While Trump Won York County, Pa., Republican Cal Weary Backed Clinton
STEVE INSKEEP, HOST:
And now let's revisit an American voter in York, Pa. We met voters in that city in 2008. We talked for hours back then about race as Barack Obama was elected president. We returned to York, Pa., after this year's very different election, and the four voters we found again included Cal Weary.
We're just across from the Central Market House, this huge Victorian brick building with green wooden doors and Christmas wreaths. And here we are at the Pennsylvania Arts Experience. And here's our man. Hey there.
CAL WEARY: Hey, how are you doing?
INSKEEP: Great, good to see you.
WEARY: Good to see you. Sorry, I'm...
INSKEEP: It's OK. Just go ahead. Don't mind us.
Cal Weary was on the phone when we arrived and gestured us in out of the cold. He looked about the same as in 2008. Back then, he was 34, a high school performing arts teacher. Today, he's in a different job running this private gallery and performing arts space. When we visited, his 15-year-old son was using one room to practice.
(SOUNDBITE OF SONG, "WHEN I'M ALONE")
ELI ZACHEUS: (Singing) Tell me you love me. Tell me you need me.
INSKEEP: He's one of Weary's three kids, all of them mixed race. Cal Weary is black. His wife is white. The last time we met, he suggested that Obama's election might encourage greater acceptance of people like him.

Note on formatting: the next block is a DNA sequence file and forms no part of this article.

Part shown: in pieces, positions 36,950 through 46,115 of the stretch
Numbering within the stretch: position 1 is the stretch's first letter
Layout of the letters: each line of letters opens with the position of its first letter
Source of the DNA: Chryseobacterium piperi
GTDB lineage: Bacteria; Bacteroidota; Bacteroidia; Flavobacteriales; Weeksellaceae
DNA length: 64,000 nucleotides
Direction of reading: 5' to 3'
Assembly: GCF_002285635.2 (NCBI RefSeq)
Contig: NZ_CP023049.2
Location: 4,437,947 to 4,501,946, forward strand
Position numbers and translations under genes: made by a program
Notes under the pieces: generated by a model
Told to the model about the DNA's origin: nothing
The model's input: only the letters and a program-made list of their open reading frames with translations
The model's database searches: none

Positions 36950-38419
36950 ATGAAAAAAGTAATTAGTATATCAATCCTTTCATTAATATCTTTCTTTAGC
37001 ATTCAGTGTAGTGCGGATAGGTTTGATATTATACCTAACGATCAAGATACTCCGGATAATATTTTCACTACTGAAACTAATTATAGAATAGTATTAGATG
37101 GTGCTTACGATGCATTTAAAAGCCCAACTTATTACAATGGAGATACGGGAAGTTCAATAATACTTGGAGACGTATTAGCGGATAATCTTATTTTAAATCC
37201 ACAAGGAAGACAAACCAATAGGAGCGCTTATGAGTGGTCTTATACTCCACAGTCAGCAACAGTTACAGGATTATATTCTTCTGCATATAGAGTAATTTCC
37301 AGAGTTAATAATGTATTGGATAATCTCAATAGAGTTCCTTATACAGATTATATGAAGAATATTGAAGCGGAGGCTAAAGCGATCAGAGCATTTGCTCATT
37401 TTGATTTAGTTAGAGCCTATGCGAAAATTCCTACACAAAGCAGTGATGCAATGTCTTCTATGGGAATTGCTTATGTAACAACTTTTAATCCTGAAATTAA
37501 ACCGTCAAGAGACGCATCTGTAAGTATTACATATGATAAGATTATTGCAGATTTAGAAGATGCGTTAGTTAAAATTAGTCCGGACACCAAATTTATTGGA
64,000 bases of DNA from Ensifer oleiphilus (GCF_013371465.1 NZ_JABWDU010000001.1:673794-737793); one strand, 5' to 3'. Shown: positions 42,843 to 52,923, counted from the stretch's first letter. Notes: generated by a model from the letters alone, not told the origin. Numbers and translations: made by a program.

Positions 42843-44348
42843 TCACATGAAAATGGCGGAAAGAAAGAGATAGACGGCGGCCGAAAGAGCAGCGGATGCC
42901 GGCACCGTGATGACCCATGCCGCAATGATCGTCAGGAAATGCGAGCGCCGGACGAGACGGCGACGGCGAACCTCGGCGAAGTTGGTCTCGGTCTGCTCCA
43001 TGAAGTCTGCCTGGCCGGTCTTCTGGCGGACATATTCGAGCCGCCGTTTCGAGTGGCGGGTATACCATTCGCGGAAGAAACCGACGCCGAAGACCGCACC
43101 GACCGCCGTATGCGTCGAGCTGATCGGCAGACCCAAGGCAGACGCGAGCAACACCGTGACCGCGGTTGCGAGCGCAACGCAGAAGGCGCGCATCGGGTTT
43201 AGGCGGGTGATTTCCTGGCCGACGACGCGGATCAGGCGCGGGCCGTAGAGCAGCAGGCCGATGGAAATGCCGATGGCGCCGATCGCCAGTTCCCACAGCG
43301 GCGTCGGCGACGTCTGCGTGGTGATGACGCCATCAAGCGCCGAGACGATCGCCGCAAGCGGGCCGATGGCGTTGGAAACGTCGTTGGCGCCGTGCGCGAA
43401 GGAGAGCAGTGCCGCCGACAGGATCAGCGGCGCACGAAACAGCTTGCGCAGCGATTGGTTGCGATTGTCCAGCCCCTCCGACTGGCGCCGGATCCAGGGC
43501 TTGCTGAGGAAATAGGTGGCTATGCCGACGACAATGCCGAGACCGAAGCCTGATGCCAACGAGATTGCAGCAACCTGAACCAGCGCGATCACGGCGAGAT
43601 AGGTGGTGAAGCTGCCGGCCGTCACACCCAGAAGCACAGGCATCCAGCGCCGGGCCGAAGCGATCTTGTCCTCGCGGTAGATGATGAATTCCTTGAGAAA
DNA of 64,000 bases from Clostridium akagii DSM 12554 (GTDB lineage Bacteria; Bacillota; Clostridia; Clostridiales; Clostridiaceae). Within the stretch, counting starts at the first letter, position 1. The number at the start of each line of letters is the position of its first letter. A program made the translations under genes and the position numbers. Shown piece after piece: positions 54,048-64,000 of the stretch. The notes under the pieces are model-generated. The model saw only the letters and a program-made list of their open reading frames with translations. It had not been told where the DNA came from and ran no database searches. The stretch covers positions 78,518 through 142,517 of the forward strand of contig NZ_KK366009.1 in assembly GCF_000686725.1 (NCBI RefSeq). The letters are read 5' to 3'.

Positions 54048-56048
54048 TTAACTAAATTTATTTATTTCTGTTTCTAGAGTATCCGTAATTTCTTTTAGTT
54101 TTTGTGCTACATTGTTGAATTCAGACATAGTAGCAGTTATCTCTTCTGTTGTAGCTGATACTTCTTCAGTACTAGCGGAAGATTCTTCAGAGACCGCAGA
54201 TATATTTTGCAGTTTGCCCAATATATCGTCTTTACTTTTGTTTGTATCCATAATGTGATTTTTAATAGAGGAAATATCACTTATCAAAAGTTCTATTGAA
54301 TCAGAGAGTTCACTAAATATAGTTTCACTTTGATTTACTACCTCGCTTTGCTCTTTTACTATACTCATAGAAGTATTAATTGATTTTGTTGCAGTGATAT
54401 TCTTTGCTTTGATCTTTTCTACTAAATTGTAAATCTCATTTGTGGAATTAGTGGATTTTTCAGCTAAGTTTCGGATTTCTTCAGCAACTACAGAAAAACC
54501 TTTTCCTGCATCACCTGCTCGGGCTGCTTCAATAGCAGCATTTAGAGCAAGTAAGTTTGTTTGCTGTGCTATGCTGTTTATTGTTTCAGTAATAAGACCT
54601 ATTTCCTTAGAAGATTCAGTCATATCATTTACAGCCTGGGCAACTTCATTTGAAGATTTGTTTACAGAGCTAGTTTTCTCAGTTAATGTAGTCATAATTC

WEARY: It opens it up to it being all right, to that melting, that changing, where people are like, well, he's the president, so that's all right for my daughter to date a black guy, and that's all right for us to cross these other lines.
INSKEEP: He was a registered Republican who crossed party lines to vote for Obama. At the same time, Weary asserted back in 2008 any black advance causes some white people to feel like something is torn away from them. Today, at age 42, Cal Weary showed us paintings people have hung on the wall of the gallery.
WEARY: Yeah, you got to take a look at that one.
INSKEEP: That is a painting of...
WEARY: It's intense.
INSKEEP: ...Hundreds of people in what look like Klan hoods.
INSKEEP: We moved a little closer to the print.
Oh, I'm seeing someone speaking to all the Klan hoods with familiar-looking hair.
INSKEEP: Is this what I think it is?
WEARY: Oh, it's definitely what do you think it is.
INSKEEP: So this is Donald Trump addressing a Klan rally.
WEARY: Donald Trump addressing many of his constituents.
INSKEEP: Now, York County voted for Donald Trump, and Cal Weary has seen people walk past that painting and cringe.
WEARY: They are trying to block out the fact that they have an affiliation with some people who they would never affiliate with in their homes, in their social circles.
INSKEEP: He means an affiliation with white supremacists who passionately backed the Republican even if other Trump voters did not feel they were racist.
Do you think that people who voted for Trump are enabling racism?
WEARY: I think that they definitely are saying that it's not that big a deal to them. And so in that case, yes. You know, yeah, there's some racism there, but hasn't there always been? These are the kind of things you hear.